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Accessing jar file contents  RSS feed

 
colin shuker
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Hi,

I have a java program, which I want to export into a jar file.
Bundled into the jar file, is a folder called 'images'.

If I just wanted to access a single image bundled into the jar, I would do:


But I actually want to look inside the images folder.
If I did:

Then this would look outside of the jar file for the 'images' folder.
But I want to look at the 'images' folder inside the jar file, and then examine its contents.

I'm not sure if I need to use JarFile or not, and if so, then I guess the program would not execute from IDE, but would only work after JAR-ing it.

Can anyone advise?
Thanks
 
Edwin Dalorzo
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Here an example of how to extract a set of images from the icons folder stored in a Jar file named runme.jar located on the c:\ directory.

 
Edwin Dalorzo
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This is another example that reads all images in the jar file and displays them in a Window:



I hope that helps!
 
colin shuker
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Excellent stuff, thanks!

I've changed my design, and will be accessing my images in an external folder to the jar, so I won't need to use this this time.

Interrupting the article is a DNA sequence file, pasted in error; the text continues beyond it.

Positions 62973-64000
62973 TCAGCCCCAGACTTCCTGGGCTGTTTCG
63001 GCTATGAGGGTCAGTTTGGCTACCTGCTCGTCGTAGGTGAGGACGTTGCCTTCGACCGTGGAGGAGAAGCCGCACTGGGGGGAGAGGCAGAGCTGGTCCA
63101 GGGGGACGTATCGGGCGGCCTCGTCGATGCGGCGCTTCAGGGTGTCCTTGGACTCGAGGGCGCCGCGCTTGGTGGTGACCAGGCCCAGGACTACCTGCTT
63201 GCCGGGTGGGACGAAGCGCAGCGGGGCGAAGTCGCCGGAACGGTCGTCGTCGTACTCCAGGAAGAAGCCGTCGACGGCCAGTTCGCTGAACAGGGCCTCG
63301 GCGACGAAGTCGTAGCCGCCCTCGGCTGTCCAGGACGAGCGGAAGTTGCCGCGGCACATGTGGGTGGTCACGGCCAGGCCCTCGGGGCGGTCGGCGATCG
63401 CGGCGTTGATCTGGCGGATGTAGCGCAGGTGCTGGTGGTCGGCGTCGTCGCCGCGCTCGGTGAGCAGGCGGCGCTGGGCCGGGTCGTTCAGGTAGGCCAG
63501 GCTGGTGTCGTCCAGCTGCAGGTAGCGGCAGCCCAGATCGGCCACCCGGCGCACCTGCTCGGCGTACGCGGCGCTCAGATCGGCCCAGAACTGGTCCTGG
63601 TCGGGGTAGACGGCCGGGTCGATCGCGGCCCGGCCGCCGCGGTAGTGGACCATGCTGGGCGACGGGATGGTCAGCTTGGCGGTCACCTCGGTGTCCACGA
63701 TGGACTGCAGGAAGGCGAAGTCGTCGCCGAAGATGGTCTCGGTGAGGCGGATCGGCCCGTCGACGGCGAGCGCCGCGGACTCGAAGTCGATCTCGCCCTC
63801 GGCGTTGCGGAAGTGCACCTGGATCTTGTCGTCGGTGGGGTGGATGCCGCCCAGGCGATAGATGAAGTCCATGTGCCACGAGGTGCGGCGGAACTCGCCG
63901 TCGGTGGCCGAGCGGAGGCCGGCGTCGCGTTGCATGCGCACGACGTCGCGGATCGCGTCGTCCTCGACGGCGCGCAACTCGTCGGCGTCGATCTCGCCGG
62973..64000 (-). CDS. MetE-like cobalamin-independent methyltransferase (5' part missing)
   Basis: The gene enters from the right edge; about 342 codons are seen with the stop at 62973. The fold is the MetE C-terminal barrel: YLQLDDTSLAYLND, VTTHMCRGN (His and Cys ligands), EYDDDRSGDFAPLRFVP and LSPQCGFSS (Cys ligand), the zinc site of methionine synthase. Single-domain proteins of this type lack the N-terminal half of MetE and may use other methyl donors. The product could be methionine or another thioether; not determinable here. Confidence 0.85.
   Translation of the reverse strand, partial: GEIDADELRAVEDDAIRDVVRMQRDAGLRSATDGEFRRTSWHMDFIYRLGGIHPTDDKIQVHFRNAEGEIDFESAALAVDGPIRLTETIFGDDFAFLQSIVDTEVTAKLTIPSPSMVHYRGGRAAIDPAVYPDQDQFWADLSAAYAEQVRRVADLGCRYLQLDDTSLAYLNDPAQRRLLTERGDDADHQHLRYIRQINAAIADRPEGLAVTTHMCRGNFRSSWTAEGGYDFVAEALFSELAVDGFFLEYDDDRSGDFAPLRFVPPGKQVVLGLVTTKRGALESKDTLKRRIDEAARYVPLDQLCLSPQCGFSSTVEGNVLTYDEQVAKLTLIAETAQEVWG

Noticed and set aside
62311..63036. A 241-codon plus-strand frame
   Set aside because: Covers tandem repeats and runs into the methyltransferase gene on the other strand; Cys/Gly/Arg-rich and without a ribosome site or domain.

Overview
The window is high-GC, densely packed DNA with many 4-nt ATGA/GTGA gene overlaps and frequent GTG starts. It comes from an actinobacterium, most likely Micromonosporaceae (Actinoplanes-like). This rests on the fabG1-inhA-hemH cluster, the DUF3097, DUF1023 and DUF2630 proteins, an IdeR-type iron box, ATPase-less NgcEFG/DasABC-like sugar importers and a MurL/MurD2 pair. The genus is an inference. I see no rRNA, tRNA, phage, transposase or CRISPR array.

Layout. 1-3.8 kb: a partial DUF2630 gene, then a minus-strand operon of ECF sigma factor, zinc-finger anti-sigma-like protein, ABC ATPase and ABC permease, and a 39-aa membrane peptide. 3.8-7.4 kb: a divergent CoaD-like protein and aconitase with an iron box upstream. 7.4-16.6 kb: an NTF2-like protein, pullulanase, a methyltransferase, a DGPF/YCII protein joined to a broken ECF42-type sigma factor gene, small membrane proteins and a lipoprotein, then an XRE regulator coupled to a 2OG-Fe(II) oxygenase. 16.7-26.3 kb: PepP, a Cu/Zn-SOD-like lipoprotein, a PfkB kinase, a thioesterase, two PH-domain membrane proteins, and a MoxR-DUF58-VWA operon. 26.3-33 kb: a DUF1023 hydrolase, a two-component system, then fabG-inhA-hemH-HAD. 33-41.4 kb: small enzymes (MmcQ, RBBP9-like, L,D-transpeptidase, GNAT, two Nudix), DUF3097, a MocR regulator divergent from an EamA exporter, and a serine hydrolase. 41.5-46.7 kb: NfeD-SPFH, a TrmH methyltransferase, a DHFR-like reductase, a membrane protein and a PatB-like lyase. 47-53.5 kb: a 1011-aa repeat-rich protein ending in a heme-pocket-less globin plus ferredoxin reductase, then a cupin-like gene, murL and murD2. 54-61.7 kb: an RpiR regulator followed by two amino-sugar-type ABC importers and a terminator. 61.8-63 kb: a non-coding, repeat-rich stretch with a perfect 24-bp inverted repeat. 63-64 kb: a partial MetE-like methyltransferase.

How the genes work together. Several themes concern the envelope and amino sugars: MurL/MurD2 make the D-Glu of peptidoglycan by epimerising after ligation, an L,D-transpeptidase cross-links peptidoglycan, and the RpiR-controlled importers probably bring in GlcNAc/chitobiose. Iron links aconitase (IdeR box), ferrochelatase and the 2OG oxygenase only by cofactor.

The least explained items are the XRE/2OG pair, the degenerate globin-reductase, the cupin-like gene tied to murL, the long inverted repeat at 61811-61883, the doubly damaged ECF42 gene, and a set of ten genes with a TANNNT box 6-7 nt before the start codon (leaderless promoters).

But I will definatley use it on another project, I don't understand this...

And

I've never seen that before, I thought it would just be "C:/something".

Thanks
 
Rob Spoor
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C:/something is a valid filename, indeed (since Java doesn't care about / or \).

However, a URI or URL needs a protocol. This could be http for the WWW, ftp, mailto for email addresses, or file for local files. This protocol is followed by a colon and some slashes, dependant on the protocol. http and ftp require two (for http:// and ftp://), mailto zero (e.g. mailto:you@yourdomain.com), and file usually takes two as well.

So, for a local file URL or URI, you get file:// followed by the file path.


Now entries within a JAR file (and a ZIP file as well!) can be directly pointed to, using the special JAR protocol. This is inserted before the regular protocol. Then, at the end of the URI / URL that points to the JAR file, you add a !, followed by the absolute name of the entry.

So if your JAR file's URI is "file://C:/my.jar", the URI for the manifest file would be "jar:file://C:/my.jar!/META-INF/MANIFEST.MF". I haven't tried, but it should work for JARs on a webserver as well.
 
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